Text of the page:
The New York Times featured one of the fastest long distance runners alive: Chris Zablocki, a former Dartmouth volunteer at Jaluit High School (JHS) who shared a passion for running with his students back in his teaching days.
For Zablocki, working in the RMI was an exciting prospect, and being assigned to Jaluit made it a happy year. Between teaching and rainbow runner fishing, Zablocki managed to start the first marathon running group on the island, which eventually led to three of its members competing in the annual marathon race on Kwajalein in late 2010 — and beating more than half of the runners at the Army base.
Of the boys — Harrington Torelik, Peter Robert, and Casey Katlong — coach Zablocki expressed how proud he was of their having been good students and tough marathoners. A high schooler in the US who ran a marathon for his senior project told Zablocki how his boys’ time was a whole hour faster.
While he assumes his students ran mainly for the challenge and adventure, Zablocki is sure those are his reasons for running. For him racing is exciting, and during his training he would recount running on Jaluit. “It helped me get stronger. And seeing my Marshallese students race so tough at the marathon on Kwajalein also motivated me!” Zablocki said one of the three Jaluit students lost the nails on both his big toes but completed the race strong anyway.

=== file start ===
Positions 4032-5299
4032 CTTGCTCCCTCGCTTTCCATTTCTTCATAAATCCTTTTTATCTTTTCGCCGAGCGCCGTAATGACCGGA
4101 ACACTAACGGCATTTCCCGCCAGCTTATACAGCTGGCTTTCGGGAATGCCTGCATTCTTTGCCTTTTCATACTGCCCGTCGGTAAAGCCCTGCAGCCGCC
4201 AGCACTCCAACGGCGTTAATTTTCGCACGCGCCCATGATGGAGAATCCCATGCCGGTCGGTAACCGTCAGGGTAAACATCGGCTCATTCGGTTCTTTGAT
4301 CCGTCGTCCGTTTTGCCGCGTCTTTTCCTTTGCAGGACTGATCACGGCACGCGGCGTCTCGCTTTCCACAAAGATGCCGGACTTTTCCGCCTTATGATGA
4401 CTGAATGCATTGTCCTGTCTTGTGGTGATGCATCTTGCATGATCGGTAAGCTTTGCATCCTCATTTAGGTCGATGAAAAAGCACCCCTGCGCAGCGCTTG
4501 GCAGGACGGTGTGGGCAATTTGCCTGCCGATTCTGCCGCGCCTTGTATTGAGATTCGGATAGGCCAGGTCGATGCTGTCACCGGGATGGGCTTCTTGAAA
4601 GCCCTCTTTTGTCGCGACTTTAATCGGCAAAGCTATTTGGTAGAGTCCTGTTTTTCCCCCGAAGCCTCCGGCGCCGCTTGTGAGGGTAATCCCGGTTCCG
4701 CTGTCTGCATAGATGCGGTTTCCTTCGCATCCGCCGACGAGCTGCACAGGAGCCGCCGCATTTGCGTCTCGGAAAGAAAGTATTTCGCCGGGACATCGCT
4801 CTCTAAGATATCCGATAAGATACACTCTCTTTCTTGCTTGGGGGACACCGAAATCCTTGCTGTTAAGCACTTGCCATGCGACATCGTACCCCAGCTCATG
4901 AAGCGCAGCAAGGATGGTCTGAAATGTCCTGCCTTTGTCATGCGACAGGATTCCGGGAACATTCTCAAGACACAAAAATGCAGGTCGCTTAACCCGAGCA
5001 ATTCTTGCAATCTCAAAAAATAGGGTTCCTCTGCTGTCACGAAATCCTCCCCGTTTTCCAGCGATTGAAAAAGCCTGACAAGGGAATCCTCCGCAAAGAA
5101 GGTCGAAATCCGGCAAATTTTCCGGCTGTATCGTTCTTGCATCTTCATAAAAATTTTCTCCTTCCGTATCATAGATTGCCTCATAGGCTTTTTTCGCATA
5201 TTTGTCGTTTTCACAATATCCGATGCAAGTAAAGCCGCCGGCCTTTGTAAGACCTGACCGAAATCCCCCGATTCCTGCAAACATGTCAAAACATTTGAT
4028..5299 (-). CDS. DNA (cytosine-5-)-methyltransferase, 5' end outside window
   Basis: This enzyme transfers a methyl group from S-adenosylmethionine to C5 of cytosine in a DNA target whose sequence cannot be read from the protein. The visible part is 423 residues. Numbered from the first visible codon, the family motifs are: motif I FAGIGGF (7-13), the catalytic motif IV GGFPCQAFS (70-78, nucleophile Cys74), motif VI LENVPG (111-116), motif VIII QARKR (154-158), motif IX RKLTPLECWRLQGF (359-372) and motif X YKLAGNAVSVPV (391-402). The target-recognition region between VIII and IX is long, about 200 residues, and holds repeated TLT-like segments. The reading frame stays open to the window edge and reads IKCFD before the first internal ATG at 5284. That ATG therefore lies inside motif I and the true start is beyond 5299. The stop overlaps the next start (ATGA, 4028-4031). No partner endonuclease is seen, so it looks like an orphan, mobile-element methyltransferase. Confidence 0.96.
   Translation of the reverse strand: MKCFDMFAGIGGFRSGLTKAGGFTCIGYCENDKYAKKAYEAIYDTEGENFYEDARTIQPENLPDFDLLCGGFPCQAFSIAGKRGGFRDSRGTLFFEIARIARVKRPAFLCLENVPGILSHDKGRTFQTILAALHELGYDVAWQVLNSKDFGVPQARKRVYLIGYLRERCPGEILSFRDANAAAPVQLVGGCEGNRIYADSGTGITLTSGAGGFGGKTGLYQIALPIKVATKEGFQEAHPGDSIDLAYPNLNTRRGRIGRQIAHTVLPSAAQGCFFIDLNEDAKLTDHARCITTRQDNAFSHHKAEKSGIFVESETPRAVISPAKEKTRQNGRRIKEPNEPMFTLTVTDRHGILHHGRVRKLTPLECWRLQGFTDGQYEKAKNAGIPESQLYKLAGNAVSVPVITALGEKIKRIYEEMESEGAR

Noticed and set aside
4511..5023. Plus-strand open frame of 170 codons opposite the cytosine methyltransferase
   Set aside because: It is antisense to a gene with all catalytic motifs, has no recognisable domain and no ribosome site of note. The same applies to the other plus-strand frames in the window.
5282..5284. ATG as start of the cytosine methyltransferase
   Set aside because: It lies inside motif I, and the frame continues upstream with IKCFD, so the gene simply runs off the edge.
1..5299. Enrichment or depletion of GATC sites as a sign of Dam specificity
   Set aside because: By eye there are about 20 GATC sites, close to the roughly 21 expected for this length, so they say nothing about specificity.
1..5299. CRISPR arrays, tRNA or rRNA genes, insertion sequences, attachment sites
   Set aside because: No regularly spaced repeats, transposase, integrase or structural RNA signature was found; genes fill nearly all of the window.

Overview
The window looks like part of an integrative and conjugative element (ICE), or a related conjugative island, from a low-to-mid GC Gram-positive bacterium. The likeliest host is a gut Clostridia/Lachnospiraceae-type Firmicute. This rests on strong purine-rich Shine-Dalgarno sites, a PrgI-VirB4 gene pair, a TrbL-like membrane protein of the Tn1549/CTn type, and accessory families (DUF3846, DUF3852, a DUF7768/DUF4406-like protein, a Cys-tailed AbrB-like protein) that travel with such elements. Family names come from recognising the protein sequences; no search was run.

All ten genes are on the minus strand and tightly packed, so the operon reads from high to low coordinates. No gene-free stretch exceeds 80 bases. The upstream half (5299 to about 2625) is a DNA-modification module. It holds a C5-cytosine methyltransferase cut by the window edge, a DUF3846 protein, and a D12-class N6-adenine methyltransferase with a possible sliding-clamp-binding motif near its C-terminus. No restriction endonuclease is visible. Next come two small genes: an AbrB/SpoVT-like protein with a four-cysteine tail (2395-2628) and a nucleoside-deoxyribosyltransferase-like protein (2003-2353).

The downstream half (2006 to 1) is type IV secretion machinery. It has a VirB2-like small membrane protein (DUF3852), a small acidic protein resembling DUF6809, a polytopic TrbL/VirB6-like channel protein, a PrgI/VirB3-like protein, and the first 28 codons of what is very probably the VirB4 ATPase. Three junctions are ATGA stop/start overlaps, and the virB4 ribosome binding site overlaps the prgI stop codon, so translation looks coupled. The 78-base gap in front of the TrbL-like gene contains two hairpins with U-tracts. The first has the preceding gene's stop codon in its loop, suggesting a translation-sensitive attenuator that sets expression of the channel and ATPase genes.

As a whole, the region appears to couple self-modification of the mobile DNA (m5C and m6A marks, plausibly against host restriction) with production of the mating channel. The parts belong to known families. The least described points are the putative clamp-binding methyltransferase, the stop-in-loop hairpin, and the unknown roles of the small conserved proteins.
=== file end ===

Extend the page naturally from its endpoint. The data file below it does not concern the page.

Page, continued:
Time in the Marshalls has given Zablocki “a sunny, relaxed outlook,” he told the Journal. “I don’t worry so much about the worst that can happen” — which could benefit him well mentally in his soon-to-begin career as a doctor, as he’s just recently completed his residency (medical experience). Being a full-time doctor will mean he may need to cut back on racing, but he has no regrets. “I am glad I pushed it to the limit while there was the opportunity because athletics are one of the things you are only best at while young,” he said.
His chosen field of medicine is something that he believes that gives him the ability to be directly beneficial to people. “It was a good way to serve my country, and maybe even serve other patients abroad,” Zablocki said, and added that he would be happy to work now or in the future at Majuro hospital.
To other Dartmouth students, Zablocki highly recommends teaching in the RMI. “You will be able to do something unique that makes a difference,” he said.
Read more about this in the June 22, 2018 edition of the Marshall Islands Journal.